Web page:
Losing significant height as one ages is not inevitable, says bone health expert

Dr. Abby G. Abelson, MD, MACR

It is not inevitable that individuals will get shorter or stooped as they age – a significant loss of height as one ages is a sign of osteoporosis, which can be prevented or slowed down, says an expert from global health system Cleveland Clinic ahead of World Osteoporosis Day on 20 October.

Osteoporosis is a disease that weakens bones and puts them at greater risk for sudden and unexpected fractures. According to the International Osteoporosis Foundation, it is the most common bone disease, affecting one in three women and one in five men over the age of 50 worldwide.

Cleveland Clinic rheumatologist Abby G. Abelson, MD, MACR explains that the disease often develops without any symptoms or pain, and usually is not discovered until the weakened bones cause painful fractures.

“Most of these are fractures of the hip, wrist, and spine. Spine and hip fractures can be dangerous because they often cause chronic pain and disability, and they are more likely than other broken bones to lead to long-term problems,” says Dr. Abelson.

Up until about age 30, Dr. Abelson says, individuals normally build more bone than they lose. However, after age 35, bone breakdown occurs faster than bone buildup, which causes a gradual loss of bone mass. If individuals have osteoporosis, they lose bone mass at a greater rate. In women, , the rate of bone breakdown occurs even more quickly after menopause.

However, although individuals might be more at risk to develop osteoporosis as they get older, the good news is that steps can be taken to avoid it, Dr. Abelson says.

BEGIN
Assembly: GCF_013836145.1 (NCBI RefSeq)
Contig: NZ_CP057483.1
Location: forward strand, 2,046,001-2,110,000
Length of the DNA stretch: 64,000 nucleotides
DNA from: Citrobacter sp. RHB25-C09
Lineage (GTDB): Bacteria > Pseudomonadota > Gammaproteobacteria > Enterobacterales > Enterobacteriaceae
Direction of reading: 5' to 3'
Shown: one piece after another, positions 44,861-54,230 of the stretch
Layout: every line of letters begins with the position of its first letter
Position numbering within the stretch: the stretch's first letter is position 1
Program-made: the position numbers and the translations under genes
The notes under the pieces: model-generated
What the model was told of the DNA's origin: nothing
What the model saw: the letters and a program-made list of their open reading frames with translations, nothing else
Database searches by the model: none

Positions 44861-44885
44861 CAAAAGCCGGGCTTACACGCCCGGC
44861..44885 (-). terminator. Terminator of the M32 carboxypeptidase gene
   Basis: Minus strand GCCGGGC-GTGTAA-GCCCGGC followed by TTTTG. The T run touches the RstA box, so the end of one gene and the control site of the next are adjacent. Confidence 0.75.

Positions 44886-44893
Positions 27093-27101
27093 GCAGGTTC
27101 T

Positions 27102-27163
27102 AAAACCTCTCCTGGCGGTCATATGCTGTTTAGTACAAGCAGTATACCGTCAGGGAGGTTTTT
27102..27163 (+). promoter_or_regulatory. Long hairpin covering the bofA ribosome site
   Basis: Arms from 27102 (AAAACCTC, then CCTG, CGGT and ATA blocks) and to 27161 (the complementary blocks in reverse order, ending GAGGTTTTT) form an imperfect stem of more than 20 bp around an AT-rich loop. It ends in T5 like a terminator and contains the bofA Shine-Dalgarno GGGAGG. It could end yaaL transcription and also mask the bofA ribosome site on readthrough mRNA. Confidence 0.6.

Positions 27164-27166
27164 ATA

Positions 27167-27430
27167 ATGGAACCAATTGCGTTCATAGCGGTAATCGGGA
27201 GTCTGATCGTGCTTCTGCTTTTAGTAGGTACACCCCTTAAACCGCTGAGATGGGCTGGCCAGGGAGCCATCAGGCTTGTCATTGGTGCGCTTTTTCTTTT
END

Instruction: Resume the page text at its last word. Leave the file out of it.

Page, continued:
Osteoporosis and height loss

Commenting on the link between osteoporosis and height loss, Dr. Abelson says that losing a little height as you age is normal since the discs between the spine’s vertebrae flatten, the muscles start to lose mass and the spaces between the joints narrow. However, a significant loss in height can signal osteoporosis, she says.

“A lot of people are under the misconception that losing height is normal,” she says. “Certainly losing a half-inch, or three quarters of an inch – less than 2cm – may be normal, but I’ve seen patients who say they’ve lost two, three, or four inches in height, and they thought that was a natural consequence of aging, but it’s not.”

How to avoid bone loss

“We now have many safe and effective medications to prevent the fractures that are caused by osteoporosis, but it is also critical to prevent bone loss and fractures by addressing risk factors that you can control,” Dr. Abelson says.

According to Dr. Abelson, diet and lifestyle are two important risk factors that individuals can control to prevent osteoporosis. “That means eating a diet rich in calcium throughout your life. You should aim to get 1,200 milligrams of calcium per day to help prevent bone loss. Regular physical activity can also help a lot. Exercises that make your muscles work against gravity, such as walking, jogging, aerobics, and weightlifting, are best for strengthening bones. Individuals should also avoid smoking and excessive alcohol intake,” she says.

In addition, it is important to spot problems early, as in some cases, suffering a fracture can be life-changing, according to Dr. Abelson. “People are more likely to die in the year after a hip fracture. People are more likely to die after a spine fracture as well. That’s why we want to be really proactive about diagnosing this early.”

Screening for bone density typically begins around the time of menopause for women – in their mid- to late-40s, while men usually begin screening in their mid-60s. “It’s also a good idea to get a bone density evaluation if you’ve had any broken bones as an adult,” Dr. Abelson concludes.